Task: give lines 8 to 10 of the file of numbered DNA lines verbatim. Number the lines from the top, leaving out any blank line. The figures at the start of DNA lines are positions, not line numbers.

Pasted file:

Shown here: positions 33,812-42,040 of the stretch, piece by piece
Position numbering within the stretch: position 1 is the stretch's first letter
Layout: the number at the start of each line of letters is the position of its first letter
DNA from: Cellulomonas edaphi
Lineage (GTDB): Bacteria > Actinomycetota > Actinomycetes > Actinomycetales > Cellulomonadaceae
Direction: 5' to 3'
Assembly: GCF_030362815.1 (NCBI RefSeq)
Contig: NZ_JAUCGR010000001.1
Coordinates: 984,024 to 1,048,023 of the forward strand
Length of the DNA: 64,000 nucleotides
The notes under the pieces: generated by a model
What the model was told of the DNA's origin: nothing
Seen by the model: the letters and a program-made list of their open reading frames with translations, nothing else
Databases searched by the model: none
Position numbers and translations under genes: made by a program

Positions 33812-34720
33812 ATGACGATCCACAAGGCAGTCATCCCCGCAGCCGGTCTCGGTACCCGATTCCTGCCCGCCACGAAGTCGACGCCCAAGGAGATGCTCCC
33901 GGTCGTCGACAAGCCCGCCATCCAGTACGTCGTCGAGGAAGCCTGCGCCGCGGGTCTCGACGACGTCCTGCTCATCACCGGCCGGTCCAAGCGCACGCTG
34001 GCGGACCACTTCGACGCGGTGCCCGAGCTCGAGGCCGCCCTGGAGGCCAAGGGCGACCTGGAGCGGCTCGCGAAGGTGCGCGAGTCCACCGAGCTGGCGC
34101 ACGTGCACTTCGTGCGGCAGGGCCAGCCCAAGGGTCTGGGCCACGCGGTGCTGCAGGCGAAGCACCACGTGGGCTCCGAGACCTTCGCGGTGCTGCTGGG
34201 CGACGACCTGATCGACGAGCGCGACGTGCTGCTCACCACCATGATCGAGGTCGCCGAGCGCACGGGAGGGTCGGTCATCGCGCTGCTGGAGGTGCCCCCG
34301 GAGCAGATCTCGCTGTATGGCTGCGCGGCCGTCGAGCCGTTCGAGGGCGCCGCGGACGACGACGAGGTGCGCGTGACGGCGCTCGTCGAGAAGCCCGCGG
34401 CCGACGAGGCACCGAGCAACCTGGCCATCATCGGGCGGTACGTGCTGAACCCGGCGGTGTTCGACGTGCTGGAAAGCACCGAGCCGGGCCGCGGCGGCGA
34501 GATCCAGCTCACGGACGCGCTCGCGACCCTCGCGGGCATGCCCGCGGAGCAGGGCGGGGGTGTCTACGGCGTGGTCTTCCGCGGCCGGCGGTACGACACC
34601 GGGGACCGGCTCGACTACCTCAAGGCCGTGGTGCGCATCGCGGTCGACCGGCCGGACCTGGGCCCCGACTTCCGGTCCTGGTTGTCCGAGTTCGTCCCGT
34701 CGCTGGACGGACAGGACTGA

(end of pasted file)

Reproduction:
Contig: NZ_JAUCGR010000001.1
Coordinates: 984,024 to 1,048,023 of the forward strand
Length of the DNA: 64,000 nucleotides